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Trump admin accused of 'corruption and cronyism' on veterans' policies

It sounds like the plot to a bad movie. Three wealthy members of Trump's club have effectively overseen a cabinet agency without any oversight or accountability
This May 19, 2014 photo shows a  a sign in front of the Veterans Affairs building in Washington, DC.
This May 19, 2014 photo shows a a sign in front of the Veterans Affairs building in Washington, DC.

One of the first signs of trouble emerged in April. Politico  reported that the Department of Veterans Affairs was moving forward with a multi-billion-dollar transformation of its digital records system -- before it ran into some behind-the-scenes trouble.

According to the report, Dr. Bruce Moskowitz, a West Palm Beach doctor, raised concerns about the software at the heart of the VA project. He shared those concerns with Ike Perlmutter, the head of Marvel Entertainment, whom Politico described as someone who "advises the president" on issues related to veterans. Before long, Politico reported, with the White House's approval, Moskowitz and Perlmutter were participating in conference calls with "the contracting team responsible for implementing the 10-year project."

Then-VA Secretary David Shulkin reportedly said of Moskowitz. "Who the hell is this person who practices medicine in Florida and has never run a health care system?"

The answer, it turns out, is that he's a member of the "the Mar-a-Lago Crowd." Pro Publica had a stunning report on this the other day.

[Moskowitz] is one-third of an informal council that is exerting sweeping influence on the VA from Mar-a-Lago, President Donald Trump's private club in Palm Beach, Florida. The troika is led by Ike Perlmutter, the reclusive chairman of Marvel Entertainment, who is a longtime acquaintance of President Trump's. The third member is a lawyer named Marc Sherman. None of them has ever served in the U.S. military or government.Yet from a thousand miles away, they have leaned on VA officials and steered policies affecting millions of Americans. They have remained hidden except to a few VA insiders, who have come to call them "the Mar-a-Lago Crowd."

At times, the report added, the trio have done more than just create headaches for VA officials by ignoring government rules and processes. In some cases, Pro Publica added, "they used their influence in ways that could benefit their private interests."

The report went on to note that the triumvirate "hovered over public servants without any transparency, accountability or oversight." Moskowitz. Perlmutter, and Sherman reviewed policy and personnel decisions, and officials even "travelled to Mar-a-Lago at taxpayer expense to hear their views."

It sounds like the plot to a bad movie. Three wealthy members of a Florida resort have effectively overseen a federal cabinet agency for months, despite having no relevant experience, and despite no oversight or accountability of any kind, basically because they're pals with the president through the club he still owns and profits from.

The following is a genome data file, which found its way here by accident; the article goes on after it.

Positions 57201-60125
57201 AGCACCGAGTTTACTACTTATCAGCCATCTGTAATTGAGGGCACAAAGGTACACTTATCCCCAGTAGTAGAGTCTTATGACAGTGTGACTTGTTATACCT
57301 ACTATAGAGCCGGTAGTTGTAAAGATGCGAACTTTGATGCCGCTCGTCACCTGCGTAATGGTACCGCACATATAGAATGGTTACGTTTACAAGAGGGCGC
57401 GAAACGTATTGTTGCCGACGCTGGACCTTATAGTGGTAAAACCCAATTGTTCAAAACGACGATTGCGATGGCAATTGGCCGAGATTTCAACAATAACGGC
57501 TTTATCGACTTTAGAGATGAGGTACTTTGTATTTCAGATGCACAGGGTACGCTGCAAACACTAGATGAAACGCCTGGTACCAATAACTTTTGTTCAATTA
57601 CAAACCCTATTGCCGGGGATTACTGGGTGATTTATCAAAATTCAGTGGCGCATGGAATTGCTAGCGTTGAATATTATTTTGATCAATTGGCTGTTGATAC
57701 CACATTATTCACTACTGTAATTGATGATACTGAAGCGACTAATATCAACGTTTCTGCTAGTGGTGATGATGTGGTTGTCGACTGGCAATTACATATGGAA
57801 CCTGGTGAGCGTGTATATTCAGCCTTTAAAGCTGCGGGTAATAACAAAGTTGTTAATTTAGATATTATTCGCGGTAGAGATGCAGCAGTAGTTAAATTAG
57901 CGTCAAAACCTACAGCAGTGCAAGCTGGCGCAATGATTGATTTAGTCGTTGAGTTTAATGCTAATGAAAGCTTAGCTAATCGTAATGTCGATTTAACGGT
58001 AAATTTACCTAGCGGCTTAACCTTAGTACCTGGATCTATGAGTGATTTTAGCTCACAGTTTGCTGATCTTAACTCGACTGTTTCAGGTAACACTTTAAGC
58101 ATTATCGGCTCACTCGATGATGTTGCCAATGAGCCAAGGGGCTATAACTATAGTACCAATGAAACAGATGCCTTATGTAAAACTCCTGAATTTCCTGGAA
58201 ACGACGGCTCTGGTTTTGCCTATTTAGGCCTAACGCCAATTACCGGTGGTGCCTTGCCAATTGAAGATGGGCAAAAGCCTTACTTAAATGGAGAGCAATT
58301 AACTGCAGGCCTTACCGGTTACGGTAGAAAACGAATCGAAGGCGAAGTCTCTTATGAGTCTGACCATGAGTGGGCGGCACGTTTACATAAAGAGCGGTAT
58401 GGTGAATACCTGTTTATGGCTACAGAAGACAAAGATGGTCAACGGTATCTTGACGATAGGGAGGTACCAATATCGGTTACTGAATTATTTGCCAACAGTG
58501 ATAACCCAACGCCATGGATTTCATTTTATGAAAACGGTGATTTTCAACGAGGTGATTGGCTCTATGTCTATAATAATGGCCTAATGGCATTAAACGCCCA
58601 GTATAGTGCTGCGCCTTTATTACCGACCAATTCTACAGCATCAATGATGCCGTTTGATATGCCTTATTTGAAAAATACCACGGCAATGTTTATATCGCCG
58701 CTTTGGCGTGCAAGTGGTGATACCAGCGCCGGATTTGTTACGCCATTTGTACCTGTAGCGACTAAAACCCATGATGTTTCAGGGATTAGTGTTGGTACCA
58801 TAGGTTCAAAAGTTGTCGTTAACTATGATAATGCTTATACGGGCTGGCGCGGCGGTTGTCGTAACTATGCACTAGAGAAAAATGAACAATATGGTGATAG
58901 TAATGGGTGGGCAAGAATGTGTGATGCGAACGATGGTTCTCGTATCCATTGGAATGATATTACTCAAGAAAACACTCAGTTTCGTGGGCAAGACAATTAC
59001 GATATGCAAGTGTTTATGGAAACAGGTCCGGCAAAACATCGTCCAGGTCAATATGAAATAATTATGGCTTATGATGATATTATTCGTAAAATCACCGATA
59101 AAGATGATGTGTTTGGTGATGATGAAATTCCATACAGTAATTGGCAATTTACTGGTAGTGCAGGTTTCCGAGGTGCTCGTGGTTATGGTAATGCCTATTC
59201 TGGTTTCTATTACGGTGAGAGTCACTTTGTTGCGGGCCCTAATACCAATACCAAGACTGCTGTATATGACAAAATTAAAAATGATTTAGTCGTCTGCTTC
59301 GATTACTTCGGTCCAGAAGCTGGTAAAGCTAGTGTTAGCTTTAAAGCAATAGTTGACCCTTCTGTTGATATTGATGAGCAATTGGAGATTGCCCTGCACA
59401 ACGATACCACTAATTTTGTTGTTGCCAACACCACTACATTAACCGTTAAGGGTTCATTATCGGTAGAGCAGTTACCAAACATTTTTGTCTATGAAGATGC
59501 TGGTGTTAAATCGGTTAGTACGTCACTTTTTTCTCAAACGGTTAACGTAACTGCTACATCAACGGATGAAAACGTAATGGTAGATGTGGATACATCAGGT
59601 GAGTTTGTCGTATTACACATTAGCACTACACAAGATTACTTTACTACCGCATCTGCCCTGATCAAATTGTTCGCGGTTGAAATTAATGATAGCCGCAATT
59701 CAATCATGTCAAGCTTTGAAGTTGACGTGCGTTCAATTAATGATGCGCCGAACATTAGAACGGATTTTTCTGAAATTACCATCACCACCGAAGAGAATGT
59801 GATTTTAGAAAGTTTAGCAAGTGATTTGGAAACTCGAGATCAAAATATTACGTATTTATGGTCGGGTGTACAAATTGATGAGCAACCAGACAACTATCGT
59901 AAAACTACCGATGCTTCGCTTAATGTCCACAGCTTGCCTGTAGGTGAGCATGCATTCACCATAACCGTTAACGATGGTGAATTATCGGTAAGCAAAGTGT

Congressional Democrats aren't pleased.

Democratic lawmakers said they will investigate how three outsiders have been shaping policy and personnel at the Department of Veterans Affairs. A ProPublica investigation Tuesday revealed the vast influence of the trio, who often meet at President Donald Trump's Mar-a-Lago club.Tim Walz, the ranking Democrat on the House Veterans' Affairs Committee, sent a letter to the agency's new secretary demanding that the VA hand over all records of contacts between agency officials and the three men, who are sometimes referred to as the "Mar-a-Lago Crowd.""This situation reeks of corruption and cronyism," Walz (D-Minn.) said in a statement. "If these revelations prove true, and VA is being secretly run from the shadows of Mar-a-Lago by individuals with no accountability to taxpayers and who have never served in the United States military or government, then that would amount to an unprecedented, disturbing, and profoundly unacceptable betrayal of our nation's veterans."

The concerns about corruption are quite real. The original Pro Publica report noted, for example, "Executives from Marvel and its parent company, Disney, joined Johnson & Johnson as sponsors of the Veterans Day event at the stock exchange. Shulkin rang the closing bell standing near a preening and flexing Captain America, with Spider-Man waving from the trading pit, and Marvel swag was distributed to some of the attendees. 'Generally the VA secretary or defense secretary don't shill for companies,' the leader of a veterans advocacy group said."

Captain America and Spider-Man, of course, are properties of Ike Perlmutter's Marvel Entertainment.

In a separate incident, Perlmutter "facilitated a series of conference calls with senior executives from Apple. VA officials were excited about working with the company, but it wasn't immediately obvious what they had to collaborate on. As it turned out, Moskowitz wanted Apple and the VA to develop an app for veterans to find nearby medical services. Who did he bring in to advise them on the project? His son, Aaron, who had built a similar app."

Under normal circumstances, a Congress that cares about administrative oversight would see a report like this and schedule a hearing -- or perhaps a lengthy series of hearings.

But with Trump in the White House, and congressional Republicans largely indifferent to checks and balances, I won't get my hopes up.